Pirelli’s Mario Isola says improvements to the new tyres are “clear” and “visible”, insisting progress in their quest for better integrity is evident.
After the first test of the new constructions, the coming season’s tyres were widely criticised by drivers for the unimpressive performance they offered, but it was specified long before any of the tests that Pirelli sought improved integrity, not necessarily bettered performance.
Even this, though, was questioned after F1 drivers’ the brief outings on the tyre. But when Isola was pressed on how he could be certain of the effectiveness of the new-for-2021 tyre specification, he offered his assurances, clarifying that the manufacturer’s tyres show ‘clear’ and ‘visible’ differences to those of 2020.
“We won’t want to have any tyre issues anywhere,” Isola began whilst addressing media. “Silverstone is a good reference because it is a circuit with the highest severity, but to quantify [the improvements] is a bit difficult. We have different tests with our indoor department to assess the level of integrity, so to [provide] a number is difficult.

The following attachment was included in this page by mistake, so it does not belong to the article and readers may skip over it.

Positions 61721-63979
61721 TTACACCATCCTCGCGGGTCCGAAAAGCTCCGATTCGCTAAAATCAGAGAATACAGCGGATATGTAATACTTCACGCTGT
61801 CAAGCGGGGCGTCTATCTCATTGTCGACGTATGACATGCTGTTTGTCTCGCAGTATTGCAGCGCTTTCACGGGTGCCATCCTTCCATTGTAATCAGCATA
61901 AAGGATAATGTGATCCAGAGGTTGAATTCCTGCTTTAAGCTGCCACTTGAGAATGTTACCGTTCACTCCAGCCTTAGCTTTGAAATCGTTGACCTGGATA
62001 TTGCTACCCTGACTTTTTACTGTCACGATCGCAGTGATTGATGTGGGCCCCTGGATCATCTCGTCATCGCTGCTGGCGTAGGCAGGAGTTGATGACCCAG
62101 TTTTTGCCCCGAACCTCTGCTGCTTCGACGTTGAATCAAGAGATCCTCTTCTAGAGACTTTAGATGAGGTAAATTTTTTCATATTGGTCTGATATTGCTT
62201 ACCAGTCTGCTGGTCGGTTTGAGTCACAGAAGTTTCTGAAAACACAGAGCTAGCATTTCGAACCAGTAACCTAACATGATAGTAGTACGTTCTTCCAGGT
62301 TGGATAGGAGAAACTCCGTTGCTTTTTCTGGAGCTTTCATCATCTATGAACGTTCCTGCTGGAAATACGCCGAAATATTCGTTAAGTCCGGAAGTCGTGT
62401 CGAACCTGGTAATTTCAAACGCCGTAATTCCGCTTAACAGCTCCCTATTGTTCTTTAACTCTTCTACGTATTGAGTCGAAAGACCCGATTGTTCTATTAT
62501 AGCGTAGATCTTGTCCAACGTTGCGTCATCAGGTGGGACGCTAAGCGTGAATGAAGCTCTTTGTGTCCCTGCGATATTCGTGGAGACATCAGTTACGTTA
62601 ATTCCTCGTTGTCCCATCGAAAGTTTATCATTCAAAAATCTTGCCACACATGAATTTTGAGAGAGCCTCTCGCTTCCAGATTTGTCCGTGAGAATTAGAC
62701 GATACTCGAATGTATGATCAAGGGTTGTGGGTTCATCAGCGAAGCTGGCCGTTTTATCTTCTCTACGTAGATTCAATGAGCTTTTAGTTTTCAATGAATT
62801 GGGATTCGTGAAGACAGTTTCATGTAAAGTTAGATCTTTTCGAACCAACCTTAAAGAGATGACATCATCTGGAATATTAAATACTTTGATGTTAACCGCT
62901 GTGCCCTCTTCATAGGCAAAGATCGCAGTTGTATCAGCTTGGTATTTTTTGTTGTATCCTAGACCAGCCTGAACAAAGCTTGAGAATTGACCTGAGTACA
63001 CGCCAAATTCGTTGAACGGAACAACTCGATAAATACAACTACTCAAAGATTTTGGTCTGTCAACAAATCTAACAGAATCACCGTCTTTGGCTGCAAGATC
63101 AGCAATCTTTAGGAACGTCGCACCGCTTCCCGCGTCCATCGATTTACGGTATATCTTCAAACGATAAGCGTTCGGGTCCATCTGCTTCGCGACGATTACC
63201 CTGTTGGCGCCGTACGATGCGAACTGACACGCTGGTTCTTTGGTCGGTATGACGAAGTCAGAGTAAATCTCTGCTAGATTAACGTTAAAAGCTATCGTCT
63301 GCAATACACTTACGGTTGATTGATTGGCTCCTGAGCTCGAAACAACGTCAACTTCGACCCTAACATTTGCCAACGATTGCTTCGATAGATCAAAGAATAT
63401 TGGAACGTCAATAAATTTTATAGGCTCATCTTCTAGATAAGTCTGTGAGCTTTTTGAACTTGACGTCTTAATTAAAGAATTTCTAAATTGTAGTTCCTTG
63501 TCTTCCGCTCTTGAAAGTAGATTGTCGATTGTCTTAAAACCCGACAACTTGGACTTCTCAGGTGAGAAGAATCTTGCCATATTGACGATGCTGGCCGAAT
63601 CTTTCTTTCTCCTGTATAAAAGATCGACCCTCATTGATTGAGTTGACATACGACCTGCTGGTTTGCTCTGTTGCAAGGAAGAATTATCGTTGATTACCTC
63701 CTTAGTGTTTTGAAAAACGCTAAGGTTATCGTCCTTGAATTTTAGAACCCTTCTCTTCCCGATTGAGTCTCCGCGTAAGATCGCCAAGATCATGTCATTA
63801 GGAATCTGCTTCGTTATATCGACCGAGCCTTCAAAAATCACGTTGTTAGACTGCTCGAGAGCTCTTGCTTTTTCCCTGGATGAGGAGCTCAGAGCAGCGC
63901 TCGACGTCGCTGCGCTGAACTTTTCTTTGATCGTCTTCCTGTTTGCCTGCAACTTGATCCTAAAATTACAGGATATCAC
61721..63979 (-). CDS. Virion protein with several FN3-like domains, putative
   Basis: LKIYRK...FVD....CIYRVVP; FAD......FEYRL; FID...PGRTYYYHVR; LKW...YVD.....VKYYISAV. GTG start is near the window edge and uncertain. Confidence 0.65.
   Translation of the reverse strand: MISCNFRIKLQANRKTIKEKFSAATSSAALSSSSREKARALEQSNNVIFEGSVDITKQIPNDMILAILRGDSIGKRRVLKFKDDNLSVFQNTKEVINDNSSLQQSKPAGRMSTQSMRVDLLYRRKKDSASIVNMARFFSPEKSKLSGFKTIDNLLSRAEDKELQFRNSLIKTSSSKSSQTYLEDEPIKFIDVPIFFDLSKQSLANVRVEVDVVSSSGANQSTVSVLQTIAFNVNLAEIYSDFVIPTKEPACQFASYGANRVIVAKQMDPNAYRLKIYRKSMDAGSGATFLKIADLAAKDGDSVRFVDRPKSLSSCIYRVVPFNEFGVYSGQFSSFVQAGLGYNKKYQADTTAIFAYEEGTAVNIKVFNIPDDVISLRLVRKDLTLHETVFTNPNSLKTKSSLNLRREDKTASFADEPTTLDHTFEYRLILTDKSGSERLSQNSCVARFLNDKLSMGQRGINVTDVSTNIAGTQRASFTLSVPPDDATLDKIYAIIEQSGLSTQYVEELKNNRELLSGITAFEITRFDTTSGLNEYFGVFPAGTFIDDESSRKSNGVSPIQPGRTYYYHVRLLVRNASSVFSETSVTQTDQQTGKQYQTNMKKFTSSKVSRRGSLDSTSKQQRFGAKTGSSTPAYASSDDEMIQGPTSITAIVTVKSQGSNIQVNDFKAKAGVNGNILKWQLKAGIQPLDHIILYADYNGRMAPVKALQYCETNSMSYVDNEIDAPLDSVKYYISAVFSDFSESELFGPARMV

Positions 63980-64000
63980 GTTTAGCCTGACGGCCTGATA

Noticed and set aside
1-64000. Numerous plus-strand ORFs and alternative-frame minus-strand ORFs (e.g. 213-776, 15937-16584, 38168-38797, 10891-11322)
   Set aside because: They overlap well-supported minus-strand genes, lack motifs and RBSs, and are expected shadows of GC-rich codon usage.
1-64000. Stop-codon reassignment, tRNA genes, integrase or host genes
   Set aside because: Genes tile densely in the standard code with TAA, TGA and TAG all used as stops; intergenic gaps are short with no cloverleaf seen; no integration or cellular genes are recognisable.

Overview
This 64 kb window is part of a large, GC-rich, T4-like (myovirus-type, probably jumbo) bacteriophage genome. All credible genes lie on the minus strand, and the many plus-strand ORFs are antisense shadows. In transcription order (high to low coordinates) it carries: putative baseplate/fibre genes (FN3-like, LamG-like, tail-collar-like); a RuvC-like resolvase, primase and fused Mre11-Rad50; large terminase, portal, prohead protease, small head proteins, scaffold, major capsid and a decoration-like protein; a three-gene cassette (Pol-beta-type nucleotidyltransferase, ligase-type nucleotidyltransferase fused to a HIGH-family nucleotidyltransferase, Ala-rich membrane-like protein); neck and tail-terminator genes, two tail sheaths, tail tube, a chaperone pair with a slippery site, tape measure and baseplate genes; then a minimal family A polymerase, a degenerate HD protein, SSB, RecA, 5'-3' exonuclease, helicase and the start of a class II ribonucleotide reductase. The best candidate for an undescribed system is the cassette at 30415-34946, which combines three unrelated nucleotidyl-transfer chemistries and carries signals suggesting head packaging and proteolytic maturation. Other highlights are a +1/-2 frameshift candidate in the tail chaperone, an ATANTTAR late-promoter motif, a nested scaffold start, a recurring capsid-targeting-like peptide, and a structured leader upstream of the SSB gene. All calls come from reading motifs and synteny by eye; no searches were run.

“I saw some numbers, though, and I can tell you it is a clear step. It is visible. We are not talking about five percent or something like that, which is probably a small number. We have some tests that are stressing the tyres for hours and you can see quite a big difference,” said Isola, who also noted that testing tyres is a challenge on its own in many respects.
The Italian explains that simulating real world conditions poses a challenge in the development of tyres indoors. “It’s also important to understand how to translate the indoor testing to usage on track. Obviously, what we try to do is have different indoor tests that replicate what happens on track, [tests] that are a mirror of what happens on track.
“That’s the final target of any indoor test, but you have to consider the load, the dynamic camber, the pressure because [pressure fluctuates]. What we try to do is replicate what happens in outer conditions with our indoor testing, but it is a complicated activity when you try to replicate every single element. There are some elements that are unpredictable,” summed up Isola.
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